A type of health care plan where health care providers are paid for individual medical services rendered.

Gatekeeper

Primary care physician or local agency responsible for coordinating and managing the health care needs of members. Generally, in order for specialty services such as mental health and hospital care to be covered, the gatekeeper must first approve the referral.

Group-model HMO

A health care model involving contracts with physicians organized as a partnership, professional corporation, or other association. The health plan compensates the medical group for contracted services at a negotiated rate, and that group is responsible for compensating its physicians and contracting with hospitals for care of their patients.

Health Maintenance Organization (HMO)

A type of managed care plan that acts as both insurer and provider of a comprehensive set of health care services to an enrolled population. Services are furnished through a network of providers.

Intensive case management

Intensive community services for individuals with severe and persistent mental illness designed to improve planning for their service needs. Services include outreach, evaluation, and support.

Length of Stay

The duration of an episode of care for a covered person. The number of days an individual stays in a hospital or inpatient facility.

Local Mental Health Authority

Local organizational entity (usually with some statutory authority) that centrally maintains administrative, clinical, and fiscal authority for a geographically specific and organized system of health care.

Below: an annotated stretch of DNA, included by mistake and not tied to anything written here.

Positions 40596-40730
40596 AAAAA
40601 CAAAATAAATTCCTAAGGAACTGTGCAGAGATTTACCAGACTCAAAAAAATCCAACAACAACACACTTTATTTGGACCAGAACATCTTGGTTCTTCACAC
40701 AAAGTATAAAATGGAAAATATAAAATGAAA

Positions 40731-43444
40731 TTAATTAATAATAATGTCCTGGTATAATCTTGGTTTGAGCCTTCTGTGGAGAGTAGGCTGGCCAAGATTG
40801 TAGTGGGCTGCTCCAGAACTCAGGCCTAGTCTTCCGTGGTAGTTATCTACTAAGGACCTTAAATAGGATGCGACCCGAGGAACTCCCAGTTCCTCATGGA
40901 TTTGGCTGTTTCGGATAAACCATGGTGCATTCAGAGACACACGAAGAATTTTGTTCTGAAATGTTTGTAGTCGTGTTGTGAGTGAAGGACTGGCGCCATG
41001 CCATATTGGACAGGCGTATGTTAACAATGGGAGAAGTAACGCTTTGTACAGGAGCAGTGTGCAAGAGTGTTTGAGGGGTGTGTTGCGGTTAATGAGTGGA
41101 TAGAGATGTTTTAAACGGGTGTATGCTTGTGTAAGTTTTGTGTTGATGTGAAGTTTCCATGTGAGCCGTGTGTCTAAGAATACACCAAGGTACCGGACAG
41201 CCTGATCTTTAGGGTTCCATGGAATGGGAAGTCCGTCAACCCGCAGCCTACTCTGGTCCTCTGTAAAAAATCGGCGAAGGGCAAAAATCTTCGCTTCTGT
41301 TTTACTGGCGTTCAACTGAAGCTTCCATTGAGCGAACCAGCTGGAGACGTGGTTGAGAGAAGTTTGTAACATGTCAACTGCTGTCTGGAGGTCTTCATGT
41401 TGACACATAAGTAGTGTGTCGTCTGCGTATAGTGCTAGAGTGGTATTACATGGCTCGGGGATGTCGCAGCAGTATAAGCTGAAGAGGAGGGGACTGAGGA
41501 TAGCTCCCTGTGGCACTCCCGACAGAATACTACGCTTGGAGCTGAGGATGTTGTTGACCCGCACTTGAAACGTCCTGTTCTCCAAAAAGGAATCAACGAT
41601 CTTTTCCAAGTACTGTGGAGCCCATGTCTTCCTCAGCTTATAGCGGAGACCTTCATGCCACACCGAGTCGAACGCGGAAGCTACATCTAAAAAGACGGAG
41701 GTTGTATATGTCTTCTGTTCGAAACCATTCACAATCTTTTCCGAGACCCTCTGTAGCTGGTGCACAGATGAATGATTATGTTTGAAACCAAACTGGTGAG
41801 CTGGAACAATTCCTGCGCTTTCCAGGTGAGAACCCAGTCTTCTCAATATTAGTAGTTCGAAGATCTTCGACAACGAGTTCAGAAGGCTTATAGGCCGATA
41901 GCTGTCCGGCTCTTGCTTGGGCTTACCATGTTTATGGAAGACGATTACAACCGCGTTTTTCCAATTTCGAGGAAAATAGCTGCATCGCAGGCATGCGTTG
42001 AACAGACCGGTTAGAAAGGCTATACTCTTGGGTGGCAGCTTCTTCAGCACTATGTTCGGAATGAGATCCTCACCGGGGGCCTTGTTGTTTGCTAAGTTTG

Managed Care

An organized system for delivering comprehensive mental health services that allows the managed care entity to determine what services will be provided to an individual in return for a prearranged financial payment. Generally, managed care controls health care costs and discourages unnecessary hospitalization and overuse of specialists, and the health plan operates under contract to a payer.

Medical group practice

A number of physicians working in a systematic association with the joint use of equipment and technical personnel and with centralized administration and financial organization.

Medical review criteria

Screening criteria used by third-party payers and review organizations as the underlying basis for reviewing the quality and appropriateness of care provided to selected cases.

Member

Used synonymously with the terms enrollee and insured. A member is any individual or dependent who is enrolled in and covered by a managed health care plan.

Network

The system of participating providers and institutions in a managed care plan.

Outcomes

The results of a specific health care service or benefit package.

Outcomes measure